The ‘New’ Performance Indicator Leaders Need to Focus On in 2024

Key performance indicators serve as crucial benchmarks to help guide strategy and decision-making for business leaders. Traditionally, these metrics include tangible factors like financial performance and productivity, offering a clear and specific view of a company’s success. While clear and specific, these metrics are also a bit one-dimensional, offering little to no insight into the company’s workforce dynamics.

For a truly comprehensive understanding of performance, today’s leaders also need a gauge on less a tangible — though, no less important — metric: employee happiness.

The Undeniable Link Between Employee Happiness and Company Performance

The link between employee happiness and overall company performance is more than just a positive correlation; it’s a driving force of success. Research consistently shows that happy employees are more productive and that they play a crucial role in fostering a positive work environment. In this way, employee happiness is the gift that keeps on giving, driving healthy company culture that drives healthy company performance.

A 2015 study by the University of Warwick found that happy employees are up to 12% more productive than their less satisfied counterparts. This boost in productivity can translate into significant improvements in company performance, including increased profitability and customer satisfaction.

Not only that, the cost of disengagement is incredibly high. In studies by Gallup and others, disengaged workers had significantly more problems and less productivity.

Take a look at these stats associated with disengaged workers:

  • 37% higher absenteeism
  • 49% more accidents
  • 60% more errors and defects
  • 18% lower productivity
  • 16% lower profitability
  • 37% lower job growth
  • 65% lower share price over time

Those are compelling numbers!

It’s also important to recognize that perks aren’t culture. While extras like gym memberships and pizza parties are good additions to boost company morale, they can only move the needle so much. And they won’t mask underlying dysfunction. As Harvard Business Review eloquently puts it: “Well-being comes from one place, and one place only — a positive culture.”

Measuring Happiness as a KPI

Measuring happiness calls for a shift from quantitative assessments to more qualitative evaluations, injecting a human-centric approach that puts people at the forefront of analysis. Capturing the nuances of employee sentiment is a simple task in theory, but not necessarily an easy one to execute. Annual surveys, for example, are a common solution many leaders reach for to incorporate this kind of analysis, but there are limitations when it comes to effectiveness. That’s because, while retrospective surveys offer a glimpse into sentiment, they limit leaders’ ability to act on what they learn. By the time leaders analyze survey data, the problem is no longer relevant, and neither is the opportunity to solve it — eliminating leaders’ ability to connect with workers and change minds.

Instead of annual surveys, leaders should seek tools and build processes that facilitate ongoing engagement. With a platform like WorkHound, for example, leaders gain a continuous and real-time stream of feedback, capturing insights into the emotional and psychological state of the workforce. And, with the added layer of anonymity, WorkHound encourages sharing from the entire workforce, not just those who like to speak up anyway.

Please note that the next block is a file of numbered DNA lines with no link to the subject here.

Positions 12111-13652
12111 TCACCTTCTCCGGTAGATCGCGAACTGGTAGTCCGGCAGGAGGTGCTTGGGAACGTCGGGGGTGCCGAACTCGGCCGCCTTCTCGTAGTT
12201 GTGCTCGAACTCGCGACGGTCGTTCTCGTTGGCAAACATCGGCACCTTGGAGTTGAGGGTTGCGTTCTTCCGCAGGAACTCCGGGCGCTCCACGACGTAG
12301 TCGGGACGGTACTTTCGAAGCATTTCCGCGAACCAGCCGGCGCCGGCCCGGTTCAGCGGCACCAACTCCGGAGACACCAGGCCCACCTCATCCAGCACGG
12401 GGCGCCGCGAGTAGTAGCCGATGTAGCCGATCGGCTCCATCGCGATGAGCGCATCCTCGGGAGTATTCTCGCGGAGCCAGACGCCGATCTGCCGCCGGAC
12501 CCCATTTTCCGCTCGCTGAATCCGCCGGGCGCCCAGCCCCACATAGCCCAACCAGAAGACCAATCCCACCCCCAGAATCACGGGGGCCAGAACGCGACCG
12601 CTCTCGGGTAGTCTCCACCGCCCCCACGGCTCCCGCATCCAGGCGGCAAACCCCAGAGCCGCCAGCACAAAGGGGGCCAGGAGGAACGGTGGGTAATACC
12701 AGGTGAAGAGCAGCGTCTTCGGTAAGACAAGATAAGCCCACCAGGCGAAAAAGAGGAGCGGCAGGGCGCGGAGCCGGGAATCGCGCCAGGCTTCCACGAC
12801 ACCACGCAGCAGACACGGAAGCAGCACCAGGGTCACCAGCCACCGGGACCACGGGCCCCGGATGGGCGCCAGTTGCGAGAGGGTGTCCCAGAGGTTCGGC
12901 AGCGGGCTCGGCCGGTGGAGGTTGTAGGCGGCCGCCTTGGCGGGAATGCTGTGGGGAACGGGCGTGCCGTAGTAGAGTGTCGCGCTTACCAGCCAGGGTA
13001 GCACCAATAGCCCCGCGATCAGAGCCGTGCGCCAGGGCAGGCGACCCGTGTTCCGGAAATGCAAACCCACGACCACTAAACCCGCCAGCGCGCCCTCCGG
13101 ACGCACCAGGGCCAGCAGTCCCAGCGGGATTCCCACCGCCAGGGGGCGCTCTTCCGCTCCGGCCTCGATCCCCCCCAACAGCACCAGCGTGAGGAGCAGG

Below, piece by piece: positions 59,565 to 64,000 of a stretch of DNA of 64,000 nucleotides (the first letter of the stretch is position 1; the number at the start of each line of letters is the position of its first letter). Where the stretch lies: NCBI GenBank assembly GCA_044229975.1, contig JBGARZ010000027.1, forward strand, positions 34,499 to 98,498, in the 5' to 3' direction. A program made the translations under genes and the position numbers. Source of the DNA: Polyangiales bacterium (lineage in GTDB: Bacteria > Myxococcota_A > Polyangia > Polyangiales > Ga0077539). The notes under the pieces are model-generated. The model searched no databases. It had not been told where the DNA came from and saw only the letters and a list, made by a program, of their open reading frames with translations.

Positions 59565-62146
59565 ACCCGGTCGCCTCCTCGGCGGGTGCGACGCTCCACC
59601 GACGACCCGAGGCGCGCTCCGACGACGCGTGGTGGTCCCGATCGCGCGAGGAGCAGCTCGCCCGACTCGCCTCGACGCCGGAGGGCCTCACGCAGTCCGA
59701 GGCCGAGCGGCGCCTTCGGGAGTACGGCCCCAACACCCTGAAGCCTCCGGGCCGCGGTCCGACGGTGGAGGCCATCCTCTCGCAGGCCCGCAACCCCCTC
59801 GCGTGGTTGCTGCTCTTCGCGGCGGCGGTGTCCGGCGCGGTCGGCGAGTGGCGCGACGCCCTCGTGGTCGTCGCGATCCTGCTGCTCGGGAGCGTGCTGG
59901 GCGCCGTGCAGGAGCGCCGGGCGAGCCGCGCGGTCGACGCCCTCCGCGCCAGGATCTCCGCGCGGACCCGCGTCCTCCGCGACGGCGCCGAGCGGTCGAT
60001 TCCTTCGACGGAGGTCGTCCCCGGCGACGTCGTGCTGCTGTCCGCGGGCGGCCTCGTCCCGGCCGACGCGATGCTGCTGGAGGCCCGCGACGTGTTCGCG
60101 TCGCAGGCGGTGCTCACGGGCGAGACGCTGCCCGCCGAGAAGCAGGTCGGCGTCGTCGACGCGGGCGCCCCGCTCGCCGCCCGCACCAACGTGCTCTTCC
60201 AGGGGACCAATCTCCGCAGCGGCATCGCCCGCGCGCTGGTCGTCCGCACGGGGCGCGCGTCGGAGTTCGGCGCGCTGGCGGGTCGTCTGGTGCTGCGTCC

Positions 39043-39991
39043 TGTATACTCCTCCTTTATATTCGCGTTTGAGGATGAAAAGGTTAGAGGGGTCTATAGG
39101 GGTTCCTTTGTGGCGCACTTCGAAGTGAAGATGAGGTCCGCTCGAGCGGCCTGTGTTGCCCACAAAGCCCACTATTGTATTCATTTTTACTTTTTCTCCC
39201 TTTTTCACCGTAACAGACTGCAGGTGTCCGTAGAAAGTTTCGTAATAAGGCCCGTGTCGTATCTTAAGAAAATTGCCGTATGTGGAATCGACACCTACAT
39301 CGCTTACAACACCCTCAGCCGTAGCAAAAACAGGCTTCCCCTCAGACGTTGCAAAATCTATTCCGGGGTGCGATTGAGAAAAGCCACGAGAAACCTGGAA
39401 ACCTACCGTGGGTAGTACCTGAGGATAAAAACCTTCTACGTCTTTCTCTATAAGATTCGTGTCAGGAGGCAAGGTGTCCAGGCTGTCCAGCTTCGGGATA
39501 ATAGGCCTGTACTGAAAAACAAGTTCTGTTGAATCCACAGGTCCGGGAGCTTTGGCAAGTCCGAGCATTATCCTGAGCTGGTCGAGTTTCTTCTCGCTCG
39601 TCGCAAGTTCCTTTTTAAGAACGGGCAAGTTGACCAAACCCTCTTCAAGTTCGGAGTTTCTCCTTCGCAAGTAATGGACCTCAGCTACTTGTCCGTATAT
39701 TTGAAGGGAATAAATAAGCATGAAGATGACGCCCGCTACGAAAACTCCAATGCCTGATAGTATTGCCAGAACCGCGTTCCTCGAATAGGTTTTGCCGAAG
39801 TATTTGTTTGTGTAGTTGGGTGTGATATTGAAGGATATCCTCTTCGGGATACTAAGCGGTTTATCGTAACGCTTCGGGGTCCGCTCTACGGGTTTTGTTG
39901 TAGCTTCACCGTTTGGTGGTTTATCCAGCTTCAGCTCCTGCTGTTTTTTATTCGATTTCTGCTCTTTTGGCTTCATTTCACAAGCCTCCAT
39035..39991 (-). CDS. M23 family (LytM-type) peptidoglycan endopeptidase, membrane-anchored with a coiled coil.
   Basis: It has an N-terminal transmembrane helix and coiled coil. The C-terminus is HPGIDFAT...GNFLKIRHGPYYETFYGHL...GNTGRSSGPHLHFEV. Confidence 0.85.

With workforce insights in hand, leaders can then turn them quantified into actionable data, tracking changes over time, identifying patterns, and making informed decisions.

By treating employee happiness as a KPI, businesses not only acknowledge its importance but also prioritize it in a way that improves company culture from the inside out.

Driving Culture that Cultivates Happiness

Before leaders can focus on happiness, they must take a step back and recognize that culture is an ecosystem. Thought of this way, happiness is the soil where the seeds of productivity, performance, and profitability can flourish and grow.

It’s also important to understand that company culture will naturally develop, whether you set out to “garden” or not. But left unbridled, it can end up being a fusion of the wrong types of influences. The loudest voices in the room will drive conversations. Small problems will begin as kindling, stoking gossip and water cooler talk. But before you know it, those whispers turn into wildfires, sowing seeds of dysfunction and creating toxicity throughout the organization.

Healthy company culture doesn’t happen by accident. It’s the result of intentional actions and policies that acknowledge the workforce and prioritize the well-being of the people who comprise it. It’s about building a space where all workers feel valued — not just for their professional contributions but also as individuals with unique needs and aspirations.

Improving Workforce Resilience with Employee Happiness

By integrating employee happiness as a key metric, leaders unlock a more effective strategy for driving success with a positive workplace culture that resonates through every aspect of the organization. With happiness prioritized, leaders pave the way for a more engaged, resilient, and successful workforce.

Want to learn more about measuring happiness in your workplace? WorkHound can help! Get in touch any time to schedule your free demo.


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